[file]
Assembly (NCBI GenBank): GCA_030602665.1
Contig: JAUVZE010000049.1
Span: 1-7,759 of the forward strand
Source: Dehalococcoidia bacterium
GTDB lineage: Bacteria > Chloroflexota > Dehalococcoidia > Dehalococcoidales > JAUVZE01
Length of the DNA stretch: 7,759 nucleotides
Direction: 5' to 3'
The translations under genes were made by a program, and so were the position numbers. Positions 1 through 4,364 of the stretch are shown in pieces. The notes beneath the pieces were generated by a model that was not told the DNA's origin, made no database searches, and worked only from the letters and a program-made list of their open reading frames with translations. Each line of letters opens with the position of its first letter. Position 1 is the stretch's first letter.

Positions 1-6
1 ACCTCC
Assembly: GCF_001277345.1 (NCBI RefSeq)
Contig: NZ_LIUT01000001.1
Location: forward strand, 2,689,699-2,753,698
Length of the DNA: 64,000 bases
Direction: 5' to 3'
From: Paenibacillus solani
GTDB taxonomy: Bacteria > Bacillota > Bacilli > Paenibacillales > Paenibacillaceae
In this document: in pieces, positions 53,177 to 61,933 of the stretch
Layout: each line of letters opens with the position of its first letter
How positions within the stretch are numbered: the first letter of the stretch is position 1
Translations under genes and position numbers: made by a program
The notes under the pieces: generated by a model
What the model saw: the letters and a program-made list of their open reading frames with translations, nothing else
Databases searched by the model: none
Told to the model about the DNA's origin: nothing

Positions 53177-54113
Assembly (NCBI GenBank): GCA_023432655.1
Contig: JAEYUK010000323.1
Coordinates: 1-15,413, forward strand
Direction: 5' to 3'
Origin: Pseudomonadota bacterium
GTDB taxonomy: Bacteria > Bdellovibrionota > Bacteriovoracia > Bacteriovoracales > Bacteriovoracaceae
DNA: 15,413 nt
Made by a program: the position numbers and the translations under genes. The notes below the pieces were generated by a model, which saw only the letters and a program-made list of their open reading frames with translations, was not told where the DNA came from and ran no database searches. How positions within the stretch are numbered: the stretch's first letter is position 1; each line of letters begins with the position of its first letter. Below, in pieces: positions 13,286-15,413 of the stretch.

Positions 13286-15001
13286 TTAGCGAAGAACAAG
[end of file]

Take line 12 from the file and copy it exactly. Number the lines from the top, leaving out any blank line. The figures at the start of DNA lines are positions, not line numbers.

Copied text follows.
Contig: NZ_LIUT01000001.1